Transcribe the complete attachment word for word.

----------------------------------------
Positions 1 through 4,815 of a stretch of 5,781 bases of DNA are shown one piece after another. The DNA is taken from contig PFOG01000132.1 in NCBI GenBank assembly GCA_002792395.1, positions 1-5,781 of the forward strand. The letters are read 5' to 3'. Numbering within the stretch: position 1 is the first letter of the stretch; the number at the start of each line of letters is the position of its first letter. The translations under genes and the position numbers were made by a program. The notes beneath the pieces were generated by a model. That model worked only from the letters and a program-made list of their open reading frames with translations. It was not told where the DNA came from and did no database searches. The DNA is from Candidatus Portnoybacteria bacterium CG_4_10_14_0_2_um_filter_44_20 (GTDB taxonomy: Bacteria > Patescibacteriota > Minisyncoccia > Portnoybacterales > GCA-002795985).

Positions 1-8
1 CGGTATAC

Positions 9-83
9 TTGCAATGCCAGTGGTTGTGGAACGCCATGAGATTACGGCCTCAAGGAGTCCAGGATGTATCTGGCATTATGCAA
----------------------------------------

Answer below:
Positions 1 through 4,815 of a stretch of 5,781 bases of DNA are shown one piece after another. The DNA is taken from contig PFOG01000132.1 in NCBI GenBank assembly GCA_002792395.1, positions 1-5,781 of the forward strand. The letters are read 5' to 3'. Numbering within the stretch: position 1 is the first letter of the stretch; the number at the start of each line of letters is the position of its first letter. The translations under genes and the position numbers were made by a program. The notes beneath the pieces were generated by a model. That model worked only from the letters and a program-made list of their open reading frames with translations. It was not told where the DNA came from and did no database searches. The DNA is from Candidatus Portnoybacteria bacterium CG_4_10_14_0_2_um_filter_44_20 (GTDB taxonomy: Bacteria > Patescibacteriota > Minisyncoccia > Portnoybacterales > GCA-002795985).

Positions 1-8
1 CGGTATAC

Positions 9-83
9 TTGCAATGCCAGTGGTTGTGGAACGCCATGAGATTACGGCCTCAAGGAGTCCAGGATGTATCTGGCATTATGCAA